Once I got home and calmed myself, I shared the news with my husband and immediate family, and we began our own research. My main priority was being able to feed my daughter. My sister suggested I contact Motherisk at The Sick Kids Hospital in Toronto, which specialises in safety on exposure in pregnancy and lactation. They were super helpful, and research showed that I could continue breastfeeding but would need to bottle feed and pump and dump for 24 hours after the injection. I was not one of those mothers who produced boatloads of milk, so it took me a while to pump enough milk to get me through 24 hours.

My first injection appointment was a blur, I was so nervous and didn’t know what to expect. Turns out even when you know what to expect it’s still just as brutal. If my memory serves me, the first thing the assistant did was give me some numbing drops and clean out my eye with what looked like iodine (the tissue I used to wipe my eye was yellow afterwards). This part stung badly. Then the doctor came in and said he was now going to freeze my eye and give me the injection. Guess what, freezing an eyeball also takes a needle! People have asked me, “But what if you moved?” Trust me, you don’t breathe when someone is sticking a needle in your eye. Then, they put some contraption in my eye to keep it open and that’s when the second needle came, followed by a patch that I had to wear for a few hours.

To my disappointment, the first injection, followed by five more, did not reduce the swelling and it was evident that I would not regain vision in the centre of my eye due to scarring. The swelling was still a concern, so we tried a different type of steroid which was also unsuccessful. I continued with the regular course of treatment for several more months and when we started talking about having another child (two years later) I stopped.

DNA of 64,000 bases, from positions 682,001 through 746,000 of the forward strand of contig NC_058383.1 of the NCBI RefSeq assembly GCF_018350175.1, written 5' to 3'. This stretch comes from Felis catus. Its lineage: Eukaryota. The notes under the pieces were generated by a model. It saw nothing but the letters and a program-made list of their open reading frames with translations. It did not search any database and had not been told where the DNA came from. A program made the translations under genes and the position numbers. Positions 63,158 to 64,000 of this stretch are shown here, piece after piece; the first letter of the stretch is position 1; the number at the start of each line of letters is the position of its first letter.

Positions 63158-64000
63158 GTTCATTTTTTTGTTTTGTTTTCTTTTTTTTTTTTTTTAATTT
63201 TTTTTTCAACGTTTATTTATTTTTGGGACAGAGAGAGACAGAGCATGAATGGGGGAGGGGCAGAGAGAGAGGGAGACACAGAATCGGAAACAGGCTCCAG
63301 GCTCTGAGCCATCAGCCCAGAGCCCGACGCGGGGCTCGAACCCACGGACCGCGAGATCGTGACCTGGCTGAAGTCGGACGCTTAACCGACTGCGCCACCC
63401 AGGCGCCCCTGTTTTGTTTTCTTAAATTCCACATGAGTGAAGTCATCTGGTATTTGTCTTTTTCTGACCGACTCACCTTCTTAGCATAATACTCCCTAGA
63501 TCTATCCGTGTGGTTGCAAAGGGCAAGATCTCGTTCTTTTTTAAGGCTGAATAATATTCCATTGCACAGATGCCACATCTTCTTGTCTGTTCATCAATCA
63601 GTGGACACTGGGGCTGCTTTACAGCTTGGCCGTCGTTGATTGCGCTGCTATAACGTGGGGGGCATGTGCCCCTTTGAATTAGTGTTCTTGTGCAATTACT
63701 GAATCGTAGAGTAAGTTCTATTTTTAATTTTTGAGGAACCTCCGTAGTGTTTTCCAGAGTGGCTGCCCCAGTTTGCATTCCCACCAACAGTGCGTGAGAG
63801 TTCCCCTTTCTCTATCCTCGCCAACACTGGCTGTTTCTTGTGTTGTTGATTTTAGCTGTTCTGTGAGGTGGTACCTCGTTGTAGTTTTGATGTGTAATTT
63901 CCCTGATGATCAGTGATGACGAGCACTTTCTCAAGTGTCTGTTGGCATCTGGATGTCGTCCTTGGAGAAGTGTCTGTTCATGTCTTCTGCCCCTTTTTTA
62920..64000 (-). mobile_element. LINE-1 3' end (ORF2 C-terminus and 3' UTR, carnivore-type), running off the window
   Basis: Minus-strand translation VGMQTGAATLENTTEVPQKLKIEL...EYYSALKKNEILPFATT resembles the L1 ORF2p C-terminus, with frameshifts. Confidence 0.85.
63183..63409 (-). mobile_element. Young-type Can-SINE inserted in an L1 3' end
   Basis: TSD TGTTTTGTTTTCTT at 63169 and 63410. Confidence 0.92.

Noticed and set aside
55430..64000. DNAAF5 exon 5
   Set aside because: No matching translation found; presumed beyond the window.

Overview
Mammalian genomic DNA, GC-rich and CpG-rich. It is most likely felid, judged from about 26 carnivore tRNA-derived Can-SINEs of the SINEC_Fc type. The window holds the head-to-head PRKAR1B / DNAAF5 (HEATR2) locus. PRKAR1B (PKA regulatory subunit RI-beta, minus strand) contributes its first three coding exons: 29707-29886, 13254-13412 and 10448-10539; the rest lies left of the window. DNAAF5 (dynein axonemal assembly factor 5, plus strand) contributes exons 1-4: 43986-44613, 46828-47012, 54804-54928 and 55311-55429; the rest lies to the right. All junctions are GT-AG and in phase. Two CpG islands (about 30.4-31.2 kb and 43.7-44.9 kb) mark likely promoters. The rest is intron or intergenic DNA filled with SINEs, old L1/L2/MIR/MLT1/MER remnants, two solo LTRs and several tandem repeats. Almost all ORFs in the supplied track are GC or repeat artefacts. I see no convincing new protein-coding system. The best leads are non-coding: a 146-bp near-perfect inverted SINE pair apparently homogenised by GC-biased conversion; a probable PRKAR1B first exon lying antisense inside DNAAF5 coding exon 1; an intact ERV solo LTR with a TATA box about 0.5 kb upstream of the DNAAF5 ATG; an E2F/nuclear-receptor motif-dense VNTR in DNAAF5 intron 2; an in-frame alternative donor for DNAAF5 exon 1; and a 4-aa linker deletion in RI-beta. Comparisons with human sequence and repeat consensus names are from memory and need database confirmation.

This experience made me realise that I’m not invincible and “bad things” could happen to me. As a new mother this caused me to have a lot of anxiety. In addition to the regular new mom concerns — is my baby breathing, will my baby wake up, am I feeding them enough, are they pooping enough — I also worried about this happening to my other eye and what if I do have an underlying health issue that caused this to happen in the first place.

To this day, I continue to suffer from anxiety and this particular topic sets it into overdrive. I’ve learned to manage it by investing in myself. I am the best mom to my kids when I show up as my best self and that means staying active, making healthy choices, and doing things that make me happy — all things that I can control. I talk to my kids about being grateful and how important it is to take care of themselves but the best lesson is really leading by example.

Today I go for an annual check up to monitor the health of my eyes. The hope is that maybe one day they’ll be able to inject healthy stem cells where I have the scarring but that is still many years away. Until then I will try my best to be present with my kids and the people I love and not allow this one set back to dictate the rest of my life.

Originally published at https://www.refinery29.com.

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The leading global media company focused on young women. We inspire, entertain, and empower our audience through optimistic and diverse storytelling.

Refinery29

Refinery29 is the #1 new-media brand for smart, creative and stylish women everywhere.

Refinery29 UK

Written by

The leading global media company focused on young women. We inspire, entertain, and empower our audience through optimistic and diverse storytelling.

Refinery29

Refinery29 is the #1 new-media brand for smart, creative and stylish women everywhere.